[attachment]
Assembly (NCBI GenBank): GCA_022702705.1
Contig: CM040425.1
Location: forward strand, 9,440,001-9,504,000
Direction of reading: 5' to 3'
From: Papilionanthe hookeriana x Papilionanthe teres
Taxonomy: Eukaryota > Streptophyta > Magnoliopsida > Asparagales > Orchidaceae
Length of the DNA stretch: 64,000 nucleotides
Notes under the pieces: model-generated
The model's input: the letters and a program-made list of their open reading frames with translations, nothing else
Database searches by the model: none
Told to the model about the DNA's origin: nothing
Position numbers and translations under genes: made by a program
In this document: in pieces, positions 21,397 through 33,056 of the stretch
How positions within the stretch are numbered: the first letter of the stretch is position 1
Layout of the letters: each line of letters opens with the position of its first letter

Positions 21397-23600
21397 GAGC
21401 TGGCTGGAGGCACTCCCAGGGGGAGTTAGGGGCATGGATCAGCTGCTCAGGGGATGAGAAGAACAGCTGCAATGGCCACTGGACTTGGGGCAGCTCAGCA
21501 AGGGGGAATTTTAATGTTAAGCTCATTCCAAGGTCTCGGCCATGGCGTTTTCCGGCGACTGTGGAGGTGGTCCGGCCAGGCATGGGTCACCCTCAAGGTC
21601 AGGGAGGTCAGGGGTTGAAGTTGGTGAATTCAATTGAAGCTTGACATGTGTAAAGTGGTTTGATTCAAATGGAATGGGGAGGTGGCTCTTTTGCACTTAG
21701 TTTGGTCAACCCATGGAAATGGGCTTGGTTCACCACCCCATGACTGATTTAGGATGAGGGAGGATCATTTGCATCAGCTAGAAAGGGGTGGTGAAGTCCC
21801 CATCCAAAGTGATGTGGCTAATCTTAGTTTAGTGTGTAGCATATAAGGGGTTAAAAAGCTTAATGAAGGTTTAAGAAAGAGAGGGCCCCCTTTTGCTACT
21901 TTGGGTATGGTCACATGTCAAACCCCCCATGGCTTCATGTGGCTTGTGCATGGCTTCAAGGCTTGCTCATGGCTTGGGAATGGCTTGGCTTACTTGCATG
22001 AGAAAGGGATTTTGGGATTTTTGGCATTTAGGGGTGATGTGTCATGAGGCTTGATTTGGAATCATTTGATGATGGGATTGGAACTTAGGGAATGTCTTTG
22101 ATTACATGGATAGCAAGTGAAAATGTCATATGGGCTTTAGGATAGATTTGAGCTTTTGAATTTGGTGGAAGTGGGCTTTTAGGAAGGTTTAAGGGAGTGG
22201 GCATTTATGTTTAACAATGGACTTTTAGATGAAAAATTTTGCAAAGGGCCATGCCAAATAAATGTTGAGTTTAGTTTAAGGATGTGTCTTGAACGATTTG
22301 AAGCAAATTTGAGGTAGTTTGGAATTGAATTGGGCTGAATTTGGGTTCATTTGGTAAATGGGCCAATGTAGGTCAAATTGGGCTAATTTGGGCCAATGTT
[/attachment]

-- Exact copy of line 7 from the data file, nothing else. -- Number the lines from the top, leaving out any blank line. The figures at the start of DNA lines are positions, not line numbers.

Length of the DNA stretch: 64,000 nucleotides